The merge and tone mapping functions can be used independently.  Tone mapping will work on normal 16-bit image files.

Photomatix Plugin for Aperture or Photoshop CS2 and higher.

The new (Feb 2010) version 2.0 tone mapping filter plugin is much better than the previous version.  It now has all the features of the standalone version.  In the past there were occasional images which only the standalone version could properly tone map.  This is now less of a problem, but the standalone version can still handle images the plugin cannot.  Image size can be an issue.

When using the tone mapping plugin set the 32 bit view options to exposure = 0, gamma = 1.00.  The plugin also operates on normal 16-bit files.

The plugin also enables a very smooth Lightroom based HDR workflow using the LR photo->edit->merge to HDR in Photoshop.  Select the images, send them to PS to build and tone map the HDR, save the result in PS, and continue in LR.  One caveat: this requires substantial computer resources to flow smoothly.

PhotoAcute Studio: ( www.photoacute.com )

PhotoAcute is an image stacking program.  Although it will work with tiff and jpeg images, this program works best with DNG files.  It will automatically convert raw files to DNG using the Adobe DNG converter.  My preferred workflow with this software is to export the images I want to stack as raw or DNG from Lightroom, stack with PhotoAcute, and import the resulting DNG back into Lightroom.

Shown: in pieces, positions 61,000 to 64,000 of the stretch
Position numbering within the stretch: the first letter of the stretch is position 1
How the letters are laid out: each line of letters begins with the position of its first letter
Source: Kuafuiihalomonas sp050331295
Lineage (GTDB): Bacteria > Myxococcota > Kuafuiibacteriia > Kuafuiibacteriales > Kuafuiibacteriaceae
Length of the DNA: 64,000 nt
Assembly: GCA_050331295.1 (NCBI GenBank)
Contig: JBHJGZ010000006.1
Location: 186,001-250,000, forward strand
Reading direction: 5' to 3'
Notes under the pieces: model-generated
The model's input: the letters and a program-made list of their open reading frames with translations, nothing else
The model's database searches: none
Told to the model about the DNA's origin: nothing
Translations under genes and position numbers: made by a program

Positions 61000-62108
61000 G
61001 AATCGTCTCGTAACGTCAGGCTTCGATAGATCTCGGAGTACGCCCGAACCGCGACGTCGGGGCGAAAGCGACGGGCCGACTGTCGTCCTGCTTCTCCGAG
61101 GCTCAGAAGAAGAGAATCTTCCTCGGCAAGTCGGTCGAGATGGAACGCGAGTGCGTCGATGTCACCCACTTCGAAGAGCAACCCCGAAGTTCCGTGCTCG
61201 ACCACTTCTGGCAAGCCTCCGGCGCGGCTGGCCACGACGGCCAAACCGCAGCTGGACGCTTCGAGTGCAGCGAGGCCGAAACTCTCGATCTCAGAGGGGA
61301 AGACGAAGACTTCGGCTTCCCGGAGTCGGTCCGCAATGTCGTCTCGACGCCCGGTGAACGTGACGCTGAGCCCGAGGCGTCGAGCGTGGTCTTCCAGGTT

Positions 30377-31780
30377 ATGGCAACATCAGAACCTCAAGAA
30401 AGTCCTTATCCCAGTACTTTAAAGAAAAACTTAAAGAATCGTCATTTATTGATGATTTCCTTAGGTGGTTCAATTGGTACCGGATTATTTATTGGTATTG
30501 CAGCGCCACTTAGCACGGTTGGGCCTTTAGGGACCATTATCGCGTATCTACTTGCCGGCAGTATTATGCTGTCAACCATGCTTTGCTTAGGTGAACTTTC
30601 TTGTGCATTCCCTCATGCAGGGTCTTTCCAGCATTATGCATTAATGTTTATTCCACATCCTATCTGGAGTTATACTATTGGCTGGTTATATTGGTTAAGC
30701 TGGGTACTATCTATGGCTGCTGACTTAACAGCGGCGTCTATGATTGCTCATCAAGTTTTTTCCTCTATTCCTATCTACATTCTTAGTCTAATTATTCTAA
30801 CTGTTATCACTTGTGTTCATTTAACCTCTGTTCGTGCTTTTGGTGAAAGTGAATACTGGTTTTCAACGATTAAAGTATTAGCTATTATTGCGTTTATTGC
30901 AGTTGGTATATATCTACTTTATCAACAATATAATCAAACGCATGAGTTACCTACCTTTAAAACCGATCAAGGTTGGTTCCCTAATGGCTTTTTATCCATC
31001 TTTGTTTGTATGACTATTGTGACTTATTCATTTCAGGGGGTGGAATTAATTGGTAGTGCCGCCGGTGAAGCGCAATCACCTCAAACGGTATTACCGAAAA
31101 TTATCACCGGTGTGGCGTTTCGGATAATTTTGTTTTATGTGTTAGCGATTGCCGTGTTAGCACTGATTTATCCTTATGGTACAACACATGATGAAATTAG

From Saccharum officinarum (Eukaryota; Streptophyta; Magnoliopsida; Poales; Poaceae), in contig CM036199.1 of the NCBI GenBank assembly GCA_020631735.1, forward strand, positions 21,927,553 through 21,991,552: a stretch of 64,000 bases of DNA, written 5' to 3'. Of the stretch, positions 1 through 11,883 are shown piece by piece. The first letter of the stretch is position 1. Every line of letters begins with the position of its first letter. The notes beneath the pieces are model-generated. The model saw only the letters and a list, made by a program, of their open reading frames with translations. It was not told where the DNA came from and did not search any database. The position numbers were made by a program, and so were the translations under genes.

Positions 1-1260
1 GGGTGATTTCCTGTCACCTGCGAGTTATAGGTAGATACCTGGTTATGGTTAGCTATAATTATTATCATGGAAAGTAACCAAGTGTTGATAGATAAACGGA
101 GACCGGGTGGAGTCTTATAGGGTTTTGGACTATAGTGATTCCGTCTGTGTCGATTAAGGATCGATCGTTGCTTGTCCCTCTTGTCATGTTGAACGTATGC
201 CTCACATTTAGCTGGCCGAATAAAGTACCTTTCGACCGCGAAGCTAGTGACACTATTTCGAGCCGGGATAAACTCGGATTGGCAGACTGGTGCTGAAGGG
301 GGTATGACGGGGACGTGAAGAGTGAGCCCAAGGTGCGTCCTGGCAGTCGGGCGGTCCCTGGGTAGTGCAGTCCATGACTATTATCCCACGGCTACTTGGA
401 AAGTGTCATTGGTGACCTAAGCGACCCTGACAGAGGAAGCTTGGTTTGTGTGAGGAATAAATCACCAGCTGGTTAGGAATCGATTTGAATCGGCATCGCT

Using bracketed sets of exposures as input, PhotoAcute will create an extended dynamic range output file.  Strictly speaking this is not a true HDR work flow, but the end result is very similar.  The great merit of a PhotoAcute stack is that the result is almost noise free.  The data in a DNG file is probably linear, like a raw file.  The maximum dynamic range is therefore 16 f-stops.  This seems to work well with my Canon 50D and +/- 2 stop brackets, but I suspect that is about the limit.  For wider range, use true HDR.     

HDR with PTGui Pro ( www.ptgui.com )

Panoramas that cover a wide angle frequently include both brightly lit and deep shadow areas.  Finding a single exposure that will cover the range is sometimes impossible.  Shooting the pano in HDR requires only that each section be captured with a bracketed set of exposures.  With current software, the typical “casual” pano that is done with a single row of overlapping frames in portrait mode can usually be shot hand held in HDR and assembled with no difficulty.  As recently as two years ago this was impossible.